war crimes in Ukraine

The Tribunal for Putin (T4P) global initiative was set up in response to the all-out war launched by Russia against Ukraine in February 2022.

Russian-occupied Crimea joins 10 world’s worst for press freedom

Halya Coynash

In its latest report Freedom of the Press 2015, Freedom House speaks openly of Russia’s invasion of Ukraine, and gives Crimea under Russian occupation a damning assessment on all rights, including freedom of expression.

Ukraine has been upgraded to Partly Free, after falling badly under the presidency of Viktor Yanukovych.  The report specifically relates the improvement to “decreases in political pressure on state media and hostility toward independent voices”.  Russia on the other hand “tightened its grip on the media, suppressing independent reporting and deploying state-controlled outlets to attack domestic dissent and perceived foreign adversaries.”

Crimea under Russian occupation for just over a year is assessed separately – and damningly as one of the ten “worst of the worst”.  It is rated at 94 on a scale to 100 (where 100 is the worst), against Russia at 83, and Syria and Iran at 90.  Ukraine this year is at 58.

The report focuses on other rights abuses in Crimea as well, pointing out,  for example, that in the September 14 ‘elections’, no pro-Ukraine parties were allowed to participate.  As reported at the time, the Mejlis or Crimean Tatar representative assembly called on Crimean Tatars and others concerned about grave rights violations to boycott the elections.  The major offensive on the Mejlis and Crimean Tatars generally followed swiftly.  See Armed Offensive against Crimean Tatar Mejlis and more detail about the current criminal prosecution clearly targeting Crimean Tatars here.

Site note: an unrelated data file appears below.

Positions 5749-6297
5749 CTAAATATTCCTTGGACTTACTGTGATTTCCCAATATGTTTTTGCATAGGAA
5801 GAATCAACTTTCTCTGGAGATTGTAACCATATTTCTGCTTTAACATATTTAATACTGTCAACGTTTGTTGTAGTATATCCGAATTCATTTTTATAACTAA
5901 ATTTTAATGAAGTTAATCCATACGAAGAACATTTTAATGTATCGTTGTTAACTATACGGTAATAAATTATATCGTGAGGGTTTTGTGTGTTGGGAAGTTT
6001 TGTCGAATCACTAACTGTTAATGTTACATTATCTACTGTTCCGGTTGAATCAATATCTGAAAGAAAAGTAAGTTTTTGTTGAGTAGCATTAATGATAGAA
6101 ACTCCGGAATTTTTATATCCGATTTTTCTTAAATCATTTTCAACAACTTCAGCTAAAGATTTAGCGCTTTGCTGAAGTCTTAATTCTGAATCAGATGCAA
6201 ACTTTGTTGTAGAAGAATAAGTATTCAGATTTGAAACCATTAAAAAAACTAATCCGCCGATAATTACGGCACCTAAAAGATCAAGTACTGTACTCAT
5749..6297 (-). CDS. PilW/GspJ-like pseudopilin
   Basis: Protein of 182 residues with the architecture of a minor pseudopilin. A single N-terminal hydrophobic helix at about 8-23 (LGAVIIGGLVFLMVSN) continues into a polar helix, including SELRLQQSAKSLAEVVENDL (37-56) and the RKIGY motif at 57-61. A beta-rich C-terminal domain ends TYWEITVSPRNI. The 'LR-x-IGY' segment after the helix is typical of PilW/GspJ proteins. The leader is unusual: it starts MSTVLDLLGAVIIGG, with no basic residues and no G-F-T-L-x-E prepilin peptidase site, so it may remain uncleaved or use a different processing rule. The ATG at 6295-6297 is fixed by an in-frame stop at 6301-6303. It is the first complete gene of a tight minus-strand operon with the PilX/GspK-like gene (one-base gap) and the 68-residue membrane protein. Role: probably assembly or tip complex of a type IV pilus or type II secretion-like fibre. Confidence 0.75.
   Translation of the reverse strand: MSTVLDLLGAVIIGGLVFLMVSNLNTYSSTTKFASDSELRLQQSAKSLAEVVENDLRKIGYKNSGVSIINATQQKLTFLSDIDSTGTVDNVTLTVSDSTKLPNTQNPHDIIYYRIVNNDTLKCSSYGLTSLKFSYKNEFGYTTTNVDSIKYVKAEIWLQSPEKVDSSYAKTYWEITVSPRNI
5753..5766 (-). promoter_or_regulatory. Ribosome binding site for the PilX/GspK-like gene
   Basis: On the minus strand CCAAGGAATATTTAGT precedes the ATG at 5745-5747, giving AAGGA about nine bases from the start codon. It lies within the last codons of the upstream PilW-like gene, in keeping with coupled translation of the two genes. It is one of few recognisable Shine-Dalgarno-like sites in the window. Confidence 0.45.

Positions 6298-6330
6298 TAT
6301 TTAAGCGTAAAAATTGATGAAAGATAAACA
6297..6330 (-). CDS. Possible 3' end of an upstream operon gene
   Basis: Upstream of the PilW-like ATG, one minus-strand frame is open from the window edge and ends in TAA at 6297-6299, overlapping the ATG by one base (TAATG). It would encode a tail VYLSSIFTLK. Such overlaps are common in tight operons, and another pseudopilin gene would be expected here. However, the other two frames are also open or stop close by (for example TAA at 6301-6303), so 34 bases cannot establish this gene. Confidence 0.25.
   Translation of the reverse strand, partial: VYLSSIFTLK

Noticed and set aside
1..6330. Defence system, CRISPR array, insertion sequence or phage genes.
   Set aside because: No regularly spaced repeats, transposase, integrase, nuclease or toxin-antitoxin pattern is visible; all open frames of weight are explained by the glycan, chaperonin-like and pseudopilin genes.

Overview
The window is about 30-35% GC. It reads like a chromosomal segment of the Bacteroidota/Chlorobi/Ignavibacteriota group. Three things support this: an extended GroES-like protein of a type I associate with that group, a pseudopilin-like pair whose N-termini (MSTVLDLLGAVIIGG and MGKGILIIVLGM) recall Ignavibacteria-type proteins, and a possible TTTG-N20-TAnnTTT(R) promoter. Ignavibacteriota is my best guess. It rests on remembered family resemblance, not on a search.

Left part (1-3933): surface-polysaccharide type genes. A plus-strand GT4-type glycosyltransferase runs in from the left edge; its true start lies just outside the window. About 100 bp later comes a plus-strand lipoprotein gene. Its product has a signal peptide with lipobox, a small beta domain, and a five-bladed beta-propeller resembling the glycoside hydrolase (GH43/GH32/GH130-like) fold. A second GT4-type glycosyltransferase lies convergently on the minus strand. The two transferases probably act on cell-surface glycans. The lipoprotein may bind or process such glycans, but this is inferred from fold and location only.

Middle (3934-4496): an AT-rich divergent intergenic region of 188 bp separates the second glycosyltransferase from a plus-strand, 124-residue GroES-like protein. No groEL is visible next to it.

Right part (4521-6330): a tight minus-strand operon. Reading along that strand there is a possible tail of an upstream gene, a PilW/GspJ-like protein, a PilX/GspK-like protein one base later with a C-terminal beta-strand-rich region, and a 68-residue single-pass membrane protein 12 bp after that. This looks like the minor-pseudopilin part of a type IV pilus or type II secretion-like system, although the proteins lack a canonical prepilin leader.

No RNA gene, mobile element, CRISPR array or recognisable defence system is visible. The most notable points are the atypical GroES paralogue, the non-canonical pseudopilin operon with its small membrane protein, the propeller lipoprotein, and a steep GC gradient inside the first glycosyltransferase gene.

“The Russian occupation authorities use intimidation and harassment to eliminate any public opposition to the annexation of Crimea and to the current government. The Russian Federal Security Service (FSB), the local police, and “self-defense” units made up of pro-Russian residents enforce this political order. Approximately 20, 000 people who opposed Russian rule fled the territory by the end of the year. Ukrainian political parties are not able to operate, and the Crimean Tatars—the only group that has continued to openly oppose the Russian occupation—has faced considerable political persecution”.

The report notes that free speech is “severely limited in Crimea. In addition to other restrictive Russian laws, a December 2013 amendment to the Russian criminal code that took effect in May 2014 banned public calls for action aimed at violating Russia’s territorial integrity, meaning statements against the annexation, including in the media, could be punished with up to five years in prison.”

The first such prosecution has resulted in journalists being searched and interrogated.  See, for example, Crimean journalist interrogated in ominous ‘call to separatism’ prosecution

“Under Ukrainian rule, Crimea hosted a flawed but relatively pluralistic media environment. The occupation authorities have essentially cut the territory off from access to Ukrainian television, with armed men seizing the transmission centers and imposing Russian broadcasters. Only a few Ukrainian entertainment channels are left on some cable systems. Independent and pro-Ukrainian media no longer function in Crimea. A television station affiliated with the anti-Yanukovych Ukrainian political opposition, TV Chornomorska, was taken off the air in March, and bailiffs sealed its premises on August 1 under court order.

The report can be read in full here

Since it appears to have gone to print before the latest silencing of all but one Crimean Tatar media, details can be found here Crimean Tatar TV silenced, searches and arrests continue

The image above is from a protest held back in March 2014.  It tells Crimeans that under Vladimir Putin, they won’t speak Russian, they will be SILENT in Russian.

Freedom House’s report is bitter confirmation.

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